By Dominic Hall

THERE is growing recognition and understanding that we are facing not only a climate crisis, but also a nature crisis, with biodiversity declining faster than at any time in human history.

Every bit as concerning as climate change, the rapid decline in biodiversity impacts every part of our lives. Nature provides oxygen, water and food and is crucial for our economy and our climate.

Protected areas like national parks are not immune to this global crisis and even here in Loch Lomond and The Trossachs, nature as a whole is in real trouble.

Pressures from over-grazing, pollution, invasive non-native species and a rapidly changing climate mean that many of the national park’s iconic habitats and species are in danger.

Despite our collective efforts to date, vitally important native woodlands are under-represented in the park and up to 10,000 hectares of peatlands are degraded and emitting greenhouse gases.

Such is the decline in biodiversity here, and across the world, that it is no longer enough just to protect nature. What we need now is bold, systemic change on a landscape scale that will not only halt the decline but reverse it and restore nature.

In 2020 the national park authority committed to its Mission Zero plan as a direct response to the climate emergency. We are now making the same level of commitment to addressing the nature crisis.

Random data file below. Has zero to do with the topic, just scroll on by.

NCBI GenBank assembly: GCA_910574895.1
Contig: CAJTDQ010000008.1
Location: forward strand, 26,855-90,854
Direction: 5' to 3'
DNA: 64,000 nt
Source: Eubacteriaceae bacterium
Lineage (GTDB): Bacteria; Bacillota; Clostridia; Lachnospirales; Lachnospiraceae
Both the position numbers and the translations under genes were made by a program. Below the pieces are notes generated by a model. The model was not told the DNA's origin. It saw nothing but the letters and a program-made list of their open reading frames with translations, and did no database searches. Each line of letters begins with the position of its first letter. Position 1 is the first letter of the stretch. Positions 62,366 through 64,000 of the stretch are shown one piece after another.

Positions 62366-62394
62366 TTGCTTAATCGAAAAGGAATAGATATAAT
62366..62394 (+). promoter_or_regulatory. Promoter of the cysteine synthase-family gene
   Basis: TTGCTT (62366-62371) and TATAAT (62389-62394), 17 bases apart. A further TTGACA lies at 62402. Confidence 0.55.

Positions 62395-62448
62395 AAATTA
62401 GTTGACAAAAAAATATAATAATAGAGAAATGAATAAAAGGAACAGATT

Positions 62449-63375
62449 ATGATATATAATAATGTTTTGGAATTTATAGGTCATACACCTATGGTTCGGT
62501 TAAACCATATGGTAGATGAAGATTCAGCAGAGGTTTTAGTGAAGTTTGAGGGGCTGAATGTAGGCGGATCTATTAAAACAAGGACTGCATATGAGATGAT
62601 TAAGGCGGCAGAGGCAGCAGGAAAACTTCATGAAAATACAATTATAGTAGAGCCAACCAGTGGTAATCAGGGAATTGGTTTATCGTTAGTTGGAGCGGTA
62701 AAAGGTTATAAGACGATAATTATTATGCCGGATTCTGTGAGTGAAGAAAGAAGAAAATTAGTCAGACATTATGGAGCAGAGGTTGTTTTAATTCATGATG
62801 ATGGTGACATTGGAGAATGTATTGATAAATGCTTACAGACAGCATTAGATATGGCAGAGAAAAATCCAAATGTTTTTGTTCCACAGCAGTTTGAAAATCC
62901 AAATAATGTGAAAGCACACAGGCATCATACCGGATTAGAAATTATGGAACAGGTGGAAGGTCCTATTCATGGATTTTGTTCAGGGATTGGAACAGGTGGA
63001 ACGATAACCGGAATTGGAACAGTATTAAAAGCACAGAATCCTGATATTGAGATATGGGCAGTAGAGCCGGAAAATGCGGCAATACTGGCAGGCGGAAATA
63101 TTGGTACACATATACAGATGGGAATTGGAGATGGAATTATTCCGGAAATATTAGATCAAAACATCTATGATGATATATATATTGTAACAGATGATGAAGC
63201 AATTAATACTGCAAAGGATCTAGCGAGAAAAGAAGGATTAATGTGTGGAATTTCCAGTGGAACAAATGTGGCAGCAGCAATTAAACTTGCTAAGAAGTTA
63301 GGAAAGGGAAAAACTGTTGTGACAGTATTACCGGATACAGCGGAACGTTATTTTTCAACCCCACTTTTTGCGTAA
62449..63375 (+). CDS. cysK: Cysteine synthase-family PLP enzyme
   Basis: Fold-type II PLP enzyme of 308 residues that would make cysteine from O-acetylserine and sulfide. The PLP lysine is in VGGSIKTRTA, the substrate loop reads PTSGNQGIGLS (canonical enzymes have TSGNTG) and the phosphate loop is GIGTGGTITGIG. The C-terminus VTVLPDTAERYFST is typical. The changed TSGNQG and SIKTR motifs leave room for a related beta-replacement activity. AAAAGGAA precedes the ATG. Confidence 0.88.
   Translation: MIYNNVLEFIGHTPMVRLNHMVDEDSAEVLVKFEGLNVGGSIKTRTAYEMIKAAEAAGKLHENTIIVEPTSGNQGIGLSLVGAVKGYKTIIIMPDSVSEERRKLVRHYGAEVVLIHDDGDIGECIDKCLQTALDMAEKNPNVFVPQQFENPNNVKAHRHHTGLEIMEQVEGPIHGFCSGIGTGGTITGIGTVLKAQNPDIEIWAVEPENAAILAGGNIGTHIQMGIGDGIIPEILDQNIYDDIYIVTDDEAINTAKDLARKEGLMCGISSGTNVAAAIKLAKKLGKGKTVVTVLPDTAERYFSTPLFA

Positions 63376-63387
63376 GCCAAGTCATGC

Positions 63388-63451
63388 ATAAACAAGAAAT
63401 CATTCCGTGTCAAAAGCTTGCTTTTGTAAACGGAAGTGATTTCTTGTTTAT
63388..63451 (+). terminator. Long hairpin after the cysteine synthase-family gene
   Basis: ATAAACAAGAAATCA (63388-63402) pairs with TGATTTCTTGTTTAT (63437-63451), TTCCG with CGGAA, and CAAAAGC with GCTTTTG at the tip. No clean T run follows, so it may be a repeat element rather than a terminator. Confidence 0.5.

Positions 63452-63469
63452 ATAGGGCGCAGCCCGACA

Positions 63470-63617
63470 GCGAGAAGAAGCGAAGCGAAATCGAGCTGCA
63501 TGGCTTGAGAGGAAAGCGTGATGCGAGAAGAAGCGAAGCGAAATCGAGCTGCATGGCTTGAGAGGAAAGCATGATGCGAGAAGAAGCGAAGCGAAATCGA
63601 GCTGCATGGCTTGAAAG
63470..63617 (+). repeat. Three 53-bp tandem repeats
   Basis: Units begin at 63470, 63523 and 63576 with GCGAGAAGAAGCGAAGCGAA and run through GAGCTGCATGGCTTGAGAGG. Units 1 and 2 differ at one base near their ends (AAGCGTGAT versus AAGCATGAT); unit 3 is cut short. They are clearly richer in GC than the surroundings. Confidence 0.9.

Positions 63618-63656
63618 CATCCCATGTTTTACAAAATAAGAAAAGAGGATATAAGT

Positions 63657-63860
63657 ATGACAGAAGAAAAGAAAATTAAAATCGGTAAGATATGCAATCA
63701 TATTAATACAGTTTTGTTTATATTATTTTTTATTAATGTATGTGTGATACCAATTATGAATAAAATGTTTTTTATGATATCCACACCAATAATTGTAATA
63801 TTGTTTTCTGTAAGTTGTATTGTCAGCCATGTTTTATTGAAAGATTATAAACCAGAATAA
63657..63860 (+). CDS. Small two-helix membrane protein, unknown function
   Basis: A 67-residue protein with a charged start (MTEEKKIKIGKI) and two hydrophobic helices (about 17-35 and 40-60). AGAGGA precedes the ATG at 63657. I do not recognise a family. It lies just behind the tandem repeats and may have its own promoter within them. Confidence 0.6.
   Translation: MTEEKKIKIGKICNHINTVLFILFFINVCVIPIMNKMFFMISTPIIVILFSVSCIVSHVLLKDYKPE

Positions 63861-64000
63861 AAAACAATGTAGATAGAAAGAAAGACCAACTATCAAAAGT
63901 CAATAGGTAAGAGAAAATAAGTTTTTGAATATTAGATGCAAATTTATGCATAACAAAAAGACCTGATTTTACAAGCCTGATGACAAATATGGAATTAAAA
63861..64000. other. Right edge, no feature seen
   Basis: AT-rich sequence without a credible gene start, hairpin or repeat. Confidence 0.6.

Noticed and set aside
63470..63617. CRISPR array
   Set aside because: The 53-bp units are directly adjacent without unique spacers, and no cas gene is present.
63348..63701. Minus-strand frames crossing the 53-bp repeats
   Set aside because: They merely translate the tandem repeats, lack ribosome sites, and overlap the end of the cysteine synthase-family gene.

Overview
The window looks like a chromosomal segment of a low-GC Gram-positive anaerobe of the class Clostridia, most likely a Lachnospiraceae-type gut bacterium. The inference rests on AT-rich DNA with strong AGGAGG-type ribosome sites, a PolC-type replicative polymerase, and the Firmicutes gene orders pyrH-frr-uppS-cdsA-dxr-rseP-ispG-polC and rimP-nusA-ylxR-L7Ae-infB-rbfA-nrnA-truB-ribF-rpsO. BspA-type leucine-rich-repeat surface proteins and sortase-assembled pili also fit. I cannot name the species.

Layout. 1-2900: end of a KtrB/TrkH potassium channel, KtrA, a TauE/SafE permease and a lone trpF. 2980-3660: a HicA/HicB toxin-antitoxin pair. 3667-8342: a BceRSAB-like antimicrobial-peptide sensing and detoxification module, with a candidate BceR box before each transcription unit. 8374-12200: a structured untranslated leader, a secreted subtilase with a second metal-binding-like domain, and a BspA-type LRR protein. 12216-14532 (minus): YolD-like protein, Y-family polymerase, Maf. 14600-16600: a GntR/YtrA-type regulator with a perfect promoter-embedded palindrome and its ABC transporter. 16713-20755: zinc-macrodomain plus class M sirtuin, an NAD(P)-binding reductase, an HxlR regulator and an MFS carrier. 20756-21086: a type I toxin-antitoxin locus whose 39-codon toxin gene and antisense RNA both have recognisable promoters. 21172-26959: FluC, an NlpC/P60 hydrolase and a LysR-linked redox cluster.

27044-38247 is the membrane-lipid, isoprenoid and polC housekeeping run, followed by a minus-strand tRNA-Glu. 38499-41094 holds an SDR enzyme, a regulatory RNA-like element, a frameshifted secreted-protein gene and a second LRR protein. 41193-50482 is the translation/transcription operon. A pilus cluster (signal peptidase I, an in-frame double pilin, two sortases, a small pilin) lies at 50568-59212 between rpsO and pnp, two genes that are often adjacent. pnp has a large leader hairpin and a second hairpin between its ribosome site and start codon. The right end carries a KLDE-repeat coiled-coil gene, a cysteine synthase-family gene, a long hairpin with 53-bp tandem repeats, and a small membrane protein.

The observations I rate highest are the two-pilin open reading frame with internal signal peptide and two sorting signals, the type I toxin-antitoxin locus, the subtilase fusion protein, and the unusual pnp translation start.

Future Nature is our ambitious new strategic vision for restoring biodiversity and the natural environment across Loch Lomond and The Trossachs National Park.

Ultimately, we are striving for a resilient, nature-rich national park, where abundant wildlife and a healthy natural environment provide a wealth of benefits through an extensive, well-connected living network of natural habitats.

We will collaborate with partners and stakeholders to publish a full Future Nature route map which will describe in detail how we will work as a park authority and in partnership with others to deliver this vision.

Work is already under way to expand delivery of nature restoration initiatives, building on the success of existing projects such as he Great Trossachs Forest – one of the largest nature reserves in the UK.

A shift in land use will be crucial – away from activities and conditions that erode nature and contribute towards climate change, towards supporting land managers to actively restore nature and climate.

Increased management of wild deer populations and also livestock in some parts of our uplands will be key to this, as they can negatively impact on the ability of forests and peatlands to regenerate.

Support will be required for our rural economy and communities to transition to a place where there is better balance between our food production needs and those life-support systems so crucial for nature and climate.

There will be an emphasis on up-scaling efforts to work at landscape scale, mainstreaming nature into planning and development and providing clear calls to action to show how everyone can help.

Now is the time for ambitious action and Scotland’s national parks can be at the forefront of tackling the nature crisis.

Dominic Hall, Future Nature Development Manager, at Loch Lomond & The Trossachs National Park Authority